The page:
Saturday, April 22, 2006

The Way of a Lady: Rule Fourteen

A Lady is Gracious.
She has a polite word for the impolite.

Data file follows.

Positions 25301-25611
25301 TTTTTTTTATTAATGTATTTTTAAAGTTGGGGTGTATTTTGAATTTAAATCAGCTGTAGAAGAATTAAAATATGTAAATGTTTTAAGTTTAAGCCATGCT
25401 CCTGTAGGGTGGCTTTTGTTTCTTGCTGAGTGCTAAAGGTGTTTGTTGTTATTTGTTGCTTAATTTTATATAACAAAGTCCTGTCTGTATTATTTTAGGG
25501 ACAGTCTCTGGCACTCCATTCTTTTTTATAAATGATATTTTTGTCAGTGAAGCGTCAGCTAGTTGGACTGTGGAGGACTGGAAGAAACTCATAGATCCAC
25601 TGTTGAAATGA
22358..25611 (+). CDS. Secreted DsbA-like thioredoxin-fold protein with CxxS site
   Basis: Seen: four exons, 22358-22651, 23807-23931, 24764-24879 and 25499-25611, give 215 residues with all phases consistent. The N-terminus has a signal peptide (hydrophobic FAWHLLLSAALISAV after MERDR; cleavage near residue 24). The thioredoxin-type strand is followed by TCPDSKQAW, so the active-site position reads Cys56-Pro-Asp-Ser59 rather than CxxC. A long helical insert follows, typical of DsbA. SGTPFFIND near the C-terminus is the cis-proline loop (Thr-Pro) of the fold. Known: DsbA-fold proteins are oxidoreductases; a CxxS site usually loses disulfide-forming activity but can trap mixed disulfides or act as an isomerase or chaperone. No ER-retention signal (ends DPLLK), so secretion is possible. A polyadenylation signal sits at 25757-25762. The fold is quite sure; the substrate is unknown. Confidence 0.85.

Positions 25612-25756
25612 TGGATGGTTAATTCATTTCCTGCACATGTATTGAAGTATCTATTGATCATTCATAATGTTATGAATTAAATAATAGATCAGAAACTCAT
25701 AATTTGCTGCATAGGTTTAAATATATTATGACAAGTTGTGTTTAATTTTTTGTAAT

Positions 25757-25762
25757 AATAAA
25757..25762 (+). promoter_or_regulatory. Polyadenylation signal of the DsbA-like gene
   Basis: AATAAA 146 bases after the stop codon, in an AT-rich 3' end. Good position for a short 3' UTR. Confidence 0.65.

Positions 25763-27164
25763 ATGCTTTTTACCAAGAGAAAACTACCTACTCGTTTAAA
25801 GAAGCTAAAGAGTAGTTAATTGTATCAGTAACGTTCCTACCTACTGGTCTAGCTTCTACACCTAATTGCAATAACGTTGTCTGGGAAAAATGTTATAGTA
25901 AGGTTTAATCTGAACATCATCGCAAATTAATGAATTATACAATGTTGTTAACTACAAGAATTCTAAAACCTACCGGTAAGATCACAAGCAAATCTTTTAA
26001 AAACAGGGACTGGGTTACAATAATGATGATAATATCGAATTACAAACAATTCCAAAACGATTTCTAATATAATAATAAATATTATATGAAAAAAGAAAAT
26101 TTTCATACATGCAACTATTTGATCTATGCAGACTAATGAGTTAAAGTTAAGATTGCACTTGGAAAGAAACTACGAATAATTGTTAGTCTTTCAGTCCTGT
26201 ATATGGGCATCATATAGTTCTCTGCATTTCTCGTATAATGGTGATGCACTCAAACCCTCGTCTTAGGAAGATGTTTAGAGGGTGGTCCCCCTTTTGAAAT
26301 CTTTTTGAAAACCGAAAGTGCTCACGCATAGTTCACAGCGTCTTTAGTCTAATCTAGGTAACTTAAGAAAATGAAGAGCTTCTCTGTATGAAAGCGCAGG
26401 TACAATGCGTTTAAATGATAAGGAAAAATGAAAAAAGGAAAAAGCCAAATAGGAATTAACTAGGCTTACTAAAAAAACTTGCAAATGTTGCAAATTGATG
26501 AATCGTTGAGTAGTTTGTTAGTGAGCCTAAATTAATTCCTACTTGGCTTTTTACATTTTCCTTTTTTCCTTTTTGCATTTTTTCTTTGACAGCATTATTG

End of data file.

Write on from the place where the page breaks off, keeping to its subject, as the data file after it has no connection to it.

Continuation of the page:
A Lady is an ad hoc governess of the social world she inhabits. The good she does is striving to bring a law that makes peace and pleasantness. There is very little in the way of a police action sort of discipline that a lady has at her disposal. The discipline she has is the vision others have of herself, her standards, and her efforts. That vision becomes acute and riveting when a rudeness is expressed by some participant. The person that, in her company, commits an impoliteness has done so in vivid comparison to the polite. The polite word in response to this rachets up the comparison in all who view it. Mercy often is a greater demonstration of the good than meeting the just punishments of the law would be. "A soft answer turns away wrath." A gracious response to someone who is undeserving is not just a handy and powerful choice for discipline. It is also revelatory of the Lady's heart. Have all her efforts been moved by doing loving things to others or having her world her way. Is it primarily her peace she governs for or her society's peace. Since mercy is as logically connected to error as is judgment wrath, the opportunity which a rude error provides is the view into the offended party's character. Good hearts default easily to mercy while self serving hearts cry out for punishment.

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